We may express a quantity with a Fraction, or broken number. The word Fraction is simply the Latin word for “broken”, so don’t let that confuse you. Again, in the Bible, the disciples speak about “the breaking of bread”, which is fractio panis. Therefore, let it be clear in your mind that integer simply means unbroken or whole and fraction means broken.
When we express a quantity with a fraction we are expressing it in a way that refers to Unity (one) as though Unity is the whole and the quantity is a part of it. Thus, the fraction one-half should be understood as a quantity that is contained two times in Unity.
This all becomes very clear if we remember our old memory work and look at an example. Remember that our first axiom stated that anything may be taken as Unity. Therefore, if we wished to express a quantity, we would first need to determine what Unity would be–and we could do this in more than one way. If we had a length of rope and wished to express the length we might set unity as one foot. Then, we might say that the length of the rope was 2 feet and express the quantity as an integer. If we set Unity as one yard, we would express the length as a fraction–as two-thirds of a yard. In the first expression, we referred to the quantity (rope length) as a whole to a part with an integer. In the second expression, we referred the quantity (rope length) as a part to a whole with a fraction.
Aliquot and Aliquant Parts
As we discuss fractions, it is a good time to discuss the two different kinds of parts: Aliquot and Aliquant. The concept is really very simple to understand and will be very helpful in the future. Earlier in this course, we learned the definition of a Part as follows:
What are Parts?
Parts are those things collected in a whole.
When we consider a part of a whole we may find that the part is contained in the whole a certain number of times. For example, if we take 6 as the whole and 2 as a part, we will find that 2 is contained exactly 3 times in 6. Again, if we take 8 as the whole and 4 as the part, we will find that 4 is contained exactly two times in 8. These are called Aliquot Parts.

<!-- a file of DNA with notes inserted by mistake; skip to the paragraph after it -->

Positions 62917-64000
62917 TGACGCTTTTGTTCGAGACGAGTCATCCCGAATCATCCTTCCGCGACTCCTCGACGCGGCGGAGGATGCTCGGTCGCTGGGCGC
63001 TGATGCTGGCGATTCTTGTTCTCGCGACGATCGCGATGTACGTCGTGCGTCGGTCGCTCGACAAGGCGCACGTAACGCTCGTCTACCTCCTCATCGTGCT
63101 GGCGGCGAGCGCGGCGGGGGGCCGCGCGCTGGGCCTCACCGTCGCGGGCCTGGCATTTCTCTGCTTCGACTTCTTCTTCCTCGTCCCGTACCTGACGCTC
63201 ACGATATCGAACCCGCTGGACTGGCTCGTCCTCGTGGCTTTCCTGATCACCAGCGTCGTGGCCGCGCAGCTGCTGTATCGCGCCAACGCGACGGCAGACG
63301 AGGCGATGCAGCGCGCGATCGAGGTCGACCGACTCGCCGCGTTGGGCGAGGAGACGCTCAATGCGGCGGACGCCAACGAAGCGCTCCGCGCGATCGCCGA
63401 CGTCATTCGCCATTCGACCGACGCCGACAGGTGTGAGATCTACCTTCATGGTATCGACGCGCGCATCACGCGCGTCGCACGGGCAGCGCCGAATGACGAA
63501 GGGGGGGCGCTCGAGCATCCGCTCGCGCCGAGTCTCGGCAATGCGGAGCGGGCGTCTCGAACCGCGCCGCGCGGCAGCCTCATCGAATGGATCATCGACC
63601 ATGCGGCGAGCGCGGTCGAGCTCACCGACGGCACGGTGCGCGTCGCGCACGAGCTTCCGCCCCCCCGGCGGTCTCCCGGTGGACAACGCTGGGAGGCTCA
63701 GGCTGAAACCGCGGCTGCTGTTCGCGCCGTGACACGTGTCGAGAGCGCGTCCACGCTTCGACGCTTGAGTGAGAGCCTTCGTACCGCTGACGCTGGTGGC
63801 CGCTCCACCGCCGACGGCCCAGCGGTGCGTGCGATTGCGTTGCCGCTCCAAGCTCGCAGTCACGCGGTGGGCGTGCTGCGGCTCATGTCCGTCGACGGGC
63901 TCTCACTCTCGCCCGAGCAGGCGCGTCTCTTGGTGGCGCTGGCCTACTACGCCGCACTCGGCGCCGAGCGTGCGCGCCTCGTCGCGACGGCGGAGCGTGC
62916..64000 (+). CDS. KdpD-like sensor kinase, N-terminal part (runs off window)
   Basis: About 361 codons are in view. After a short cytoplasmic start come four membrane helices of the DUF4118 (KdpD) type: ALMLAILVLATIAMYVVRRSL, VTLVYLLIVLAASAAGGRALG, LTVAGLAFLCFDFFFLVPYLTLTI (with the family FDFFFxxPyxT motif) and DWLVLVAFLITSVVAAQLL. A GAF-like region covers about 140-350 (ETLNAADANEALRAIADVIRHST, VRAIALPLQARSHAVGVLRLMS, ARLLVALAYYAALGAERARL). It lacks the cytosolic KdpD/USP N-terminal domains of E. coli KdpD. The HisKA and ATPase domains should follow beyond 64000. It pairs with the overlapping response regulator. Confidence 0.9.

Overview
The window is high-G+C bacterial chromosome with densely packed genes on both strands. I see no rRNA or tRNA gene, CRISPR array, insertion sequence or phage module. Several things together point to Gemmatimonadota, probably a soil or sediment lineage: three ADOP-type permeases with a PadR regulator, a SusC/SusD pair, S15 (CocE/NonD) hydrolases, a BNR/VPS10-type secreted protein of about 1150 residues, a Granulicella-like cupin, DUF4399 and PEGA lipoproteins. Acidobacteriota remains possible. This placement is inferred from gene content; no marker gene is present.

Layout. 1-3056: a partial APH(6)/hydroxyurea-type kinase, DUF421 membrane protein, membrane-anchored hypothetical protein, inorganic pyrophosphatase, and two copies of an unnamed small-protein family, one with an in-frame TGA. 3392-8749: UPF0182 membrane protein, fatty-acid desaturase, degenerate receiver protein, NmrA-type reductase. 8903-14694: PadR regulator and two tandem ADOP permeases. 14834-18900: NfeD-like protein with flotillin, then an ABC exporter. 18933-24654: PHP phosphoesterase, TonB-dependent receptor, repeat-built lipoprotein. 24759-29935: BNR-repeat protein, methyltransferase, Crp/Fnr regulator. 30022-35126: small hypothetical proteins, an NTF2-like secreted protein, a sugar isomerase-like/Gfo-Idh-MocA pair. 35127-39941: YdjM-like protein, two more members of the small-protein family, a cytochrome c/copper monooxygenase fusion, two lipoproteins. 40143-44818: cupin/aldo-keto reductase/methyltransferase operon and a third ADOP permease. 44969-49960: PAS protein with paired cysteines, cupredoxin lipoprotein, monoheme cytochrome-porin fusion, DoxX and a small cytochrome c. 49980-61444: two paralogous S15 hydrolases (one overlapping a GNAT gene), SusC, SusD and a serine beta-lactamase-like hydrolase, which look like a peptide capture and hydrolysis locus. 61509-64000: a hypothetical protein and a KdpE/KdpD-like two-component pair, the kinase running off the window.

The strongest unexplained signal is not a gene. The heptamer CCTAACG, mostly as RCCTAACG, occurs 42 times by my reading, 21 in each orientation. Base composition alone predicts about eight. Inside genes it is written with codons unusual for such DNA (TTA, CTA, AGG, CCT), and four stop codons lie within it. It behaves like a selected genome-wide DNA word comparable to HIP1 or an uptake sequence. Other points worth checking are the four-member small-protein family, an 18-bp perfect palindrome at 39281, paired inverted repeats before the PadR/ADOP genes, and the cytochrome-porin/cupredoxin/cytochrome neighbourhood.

Again, there are other parts which when taken a number of times can never equal the whole. For example, if we took 6 again as a whole and 4 as a part, we find that 4 taken one time is less than the whole and 4 taken two times is greater than the whole. If we took 8 as the whole and 3 as a part, we would find that 3 taken two times is less than 8 and 3 taken three times is greater than 8. These are examples of Aliquant Parts.
In this lesson, we begin to understand how quantities are expressed in speech and in writing. This, however, is only the beginning of this study. In our next lesson, we will learn another set of axioms and continue our study of Classical Arithmetic.
Directions: The following questions help you to memorize the most important points of this lesson. Commit them perfectly to memory and have a parent or praeceptor quiz you to test your mastery before taking your lesson exam.
- REVIEW: What is a Quantity?
Quantity is any thing that may be increased or diminished.
- REVIEW 19. What is a Homogeneous Multitude?
A Homogeneous Multitude is a multitude that is made up of things of the same kind, such as a pile of pennies.
- REVIEW 20. What is a Heterogeneous Multitude?
A Heterogeneous Multitude is a multitude that is made up of things of different kinds, such as a pile of mixed coins.
- By what two terms is Quantity expressed?
Quantity is expressed by the terms Species and Number.
- What is Species?
Species is a term that expresses quantity indefinitely and universally, such as “a certain number”, “some” etc…
- Into what two classes are Species distinguished?
Species are distinguished into Known (Given) and Unknown (Sought).
- How are Species of Quantities signified?
The Species of Quantities are signified by lowercase letters: Unknown quantities by the first letters of the alphabet (a, b, c, d, etc..); Known quantities by the last letters (u, x, y, etc.)
- What is Number?
Number is a term that expresses quantity definitely and particularly, such as one, five, seven, and so on.
- Into what two classes are Numbers distinguished?
Numbers are distinguished into Integers and Fractions.
- What is an Integer?
An Integer, or Whole Number, is that which is referred to Unity as a Whole to a Part as, 1, 2, 3, 4, etc..
- What is a Fraction?
A Fraction, or Broken Number, is that which is referred to Unity as a Part to a Whole as, 1 half, 2 thirds, 1 third, 3 fourths, etc..
- What are the two kinds of parts?
The two kinds of parts are Aliquot and Aliquant Parts.
- What is an Aliquot Part?
An Aliquot Part is a part which, being repeated a number of times, becomes equal to the whole; as 4 is of the numbers 8 and 12.
- What is an Aliquant Part?
An Aliquant Part is a part which, being repeated a number of times, always exceeds or falls short of the whole, as 5 is of the numbers 8 and 12.
Note: Species and Number may be Homogeneous or Heterogeneous, just like the Quantities they express.
Mr. William C. Michael, O.P. is the founding headmaster of the Classical Liberal Arts Academy. Mr. Michael is a Lay Dominican in the Catholic Church and is a homeschooling father to ten children, all of whom have studied in the Academy. He graduated from Rutgers University with an honors degree in Classics & Ancient History, is a member of Phi Beta Kappa and is currently studying at Harvard University. Mr. Michael has worked in private education as a Classics teacher and administrator for over 20 years. Mr. Michael is known for his talks on the Academy YouTube channel and his sponsorship of Classical Catholic Radio.